Let’s face it - some professions get picked on more than others (heard any good lawyer jokes lately?). And while lawyers take the brunt of the bad jokes, we keep some interesting company. Look up any list of least-liked professions and you are likely to find that politicians usually top the list. Well a few years ago, Tennessee’s lawmakers decided to use their power to pick on someone else – home improvement contractors.
In 2010, Tennessee lawmakers enacted Tenn. Code Ann. § 39-14-154 making it a crime for a licensed or unlicensed home improvement contractor to breach a contract under some circumstances. The law was intended to protect homeowners from the deceptive practices of “storm chasers”, these out-of-state companies that follow storms, take large down payments for roof repair, then skip town. These folks deserve to be punished. However, I have seen this law used extensively by prosecutors and every time it has been used against local businesses that had simply made basic management errors.
There are two primary ways in which a contractor can break the law just by breaching contract. The first is the most difficult for the prosecutors to prove. It involves failure to complete a substantial portion of the contract/scope of work but requires the prosecution to prove an intent to defraud the homeowner.
We defended one of the first companies to be prosecuted under this new law. We were able to show the prosecution that it was very difficult to prove intent to deceive at the time of entering into a contract verses breach of contract due to business woes. Lawmakers then expanded the law to make it easier for prosecutors to win and contractors to be convicted.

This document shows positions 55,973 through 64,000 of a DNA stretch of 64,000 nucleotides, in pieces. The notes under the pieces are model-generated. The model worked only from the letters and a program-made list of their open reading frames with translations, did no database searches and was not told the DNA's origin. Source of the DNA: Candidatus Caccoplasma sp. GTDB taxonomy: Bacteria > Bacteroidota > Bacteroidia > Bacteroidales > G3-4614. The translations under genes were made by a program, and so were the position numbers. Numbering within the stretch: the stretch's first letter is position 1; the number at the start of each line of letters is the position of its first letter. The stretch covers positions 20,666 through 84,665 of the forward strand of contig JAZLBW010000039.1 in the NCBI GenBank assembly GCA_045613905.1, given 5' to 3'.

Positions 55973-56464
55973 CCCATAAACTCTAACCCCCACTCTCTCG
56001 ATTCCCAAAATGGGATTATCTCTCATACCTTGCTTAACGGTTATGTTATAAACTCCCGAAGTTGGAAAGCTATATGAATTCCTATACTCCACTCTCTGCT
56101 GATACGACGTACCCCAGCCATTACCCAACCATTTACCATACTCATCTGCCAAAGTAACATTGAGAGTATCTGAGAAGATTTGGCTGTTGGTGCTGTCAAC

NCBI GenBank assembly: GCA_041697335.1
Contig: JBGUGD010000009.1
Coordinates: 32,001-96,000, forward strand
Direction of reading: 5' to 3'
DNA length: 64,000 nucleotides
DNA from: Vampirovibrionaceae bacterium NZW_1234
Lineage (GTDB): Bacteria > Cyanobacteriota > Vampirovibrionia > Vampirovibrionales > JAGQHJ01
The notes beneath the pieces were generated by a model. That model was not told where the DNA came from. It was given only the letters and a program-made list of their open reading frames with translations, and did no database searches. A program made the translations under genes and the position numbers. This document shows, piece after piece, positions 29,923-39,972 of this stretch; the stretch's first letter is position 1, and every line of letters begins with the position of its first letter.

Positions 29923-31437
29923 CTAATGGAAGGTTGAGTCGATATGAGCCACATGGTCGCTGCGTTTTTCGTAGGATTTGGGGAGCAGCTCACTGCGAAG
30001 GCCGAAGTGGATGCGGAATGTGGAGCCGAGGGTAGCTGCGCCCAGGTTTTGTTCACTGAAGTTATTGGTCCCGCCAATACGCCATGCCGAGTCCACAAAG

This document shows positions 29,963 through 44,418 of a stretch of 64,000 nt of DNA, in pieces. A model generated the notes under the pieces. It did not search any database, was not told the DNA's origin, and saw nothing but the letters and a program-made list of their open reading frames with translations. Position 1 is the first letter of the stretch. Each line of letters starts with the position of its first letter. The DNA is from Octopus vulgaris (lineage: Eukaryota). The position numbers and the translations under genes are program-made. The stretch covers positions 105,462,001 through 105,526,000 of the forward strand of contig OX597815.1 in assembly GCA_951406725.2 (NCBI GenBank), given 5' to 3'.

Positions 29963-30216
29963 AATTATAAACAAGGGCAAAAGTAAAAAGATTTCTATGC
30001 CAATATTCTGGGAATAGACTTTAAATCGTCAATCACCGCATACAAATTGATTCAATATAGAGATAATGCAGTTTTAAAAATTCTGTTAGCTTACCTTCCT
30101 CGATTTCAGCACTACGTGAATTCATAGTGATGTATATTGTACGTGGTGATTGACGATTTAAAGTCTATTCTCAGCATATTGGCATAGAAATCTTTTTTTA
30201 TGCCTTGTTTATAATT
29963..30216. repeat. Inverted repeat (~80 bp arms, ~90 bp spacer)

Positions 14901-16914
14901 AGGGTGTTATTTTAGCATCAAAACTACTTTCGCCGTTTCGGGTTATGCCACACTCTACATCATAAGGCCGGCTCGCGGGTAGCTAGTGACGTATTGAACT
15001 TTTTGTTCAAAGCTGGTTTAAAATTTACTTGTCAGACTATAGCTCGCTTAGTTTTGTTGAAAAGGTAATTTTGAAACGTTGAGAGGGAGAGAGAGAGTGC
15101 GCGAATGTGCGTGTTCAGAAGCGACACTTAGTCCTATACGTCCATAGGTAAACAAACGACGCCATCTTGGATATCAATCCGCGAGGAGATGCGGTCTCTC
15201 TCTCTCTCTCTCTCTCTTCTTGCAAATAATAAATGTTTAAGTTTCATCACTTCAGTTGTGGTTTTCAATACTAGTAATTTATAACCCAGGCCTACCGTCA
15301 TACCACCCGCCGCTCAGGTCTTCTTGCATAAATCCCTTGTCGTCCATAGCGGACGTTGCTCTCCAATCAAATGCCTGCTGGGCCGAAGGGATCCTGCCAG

The second way in which a contractor can be found to violate this statute is to “deviate from or disregard plans or specifications in any material respect that are contained in a contract for home improvement services”
The above offenses are punished as theft but may additionally include payment of monetary restitution to the injured residential owner and forfeiture of vehicles used by the contractor. Also, upon conviction, the court will forward notice of the conviction to the state board of licensing contractors for revocation of the home improvement service provider’s license. In practice, law enforcement officers tend to charge these offenses along with alternate crimes such as theft. Close reading of the elements of the statutes defining the offenses charged and careful investigation of evidence can determine which laws are applicable and may considerably narrow potential criminal liability. Criminal liability under this statute is separate from civil liability for deceptive trade practices or breach of contract.
If you are a contractor, subcontractor, or handyman, you are at risk of prosecution under this law. The business law attorneys at Patton & Pittman can help you safeguard your business and your livelihood to best manage this risk by creating new systems for you to adopt and follow to minimize risk; having a business entity such as a corporation or L.L.C. is simply not enough under this law. Further, if you find yourself having to defend criminal charges, our criminal law attorneys have the experience you need to best defend you and your company.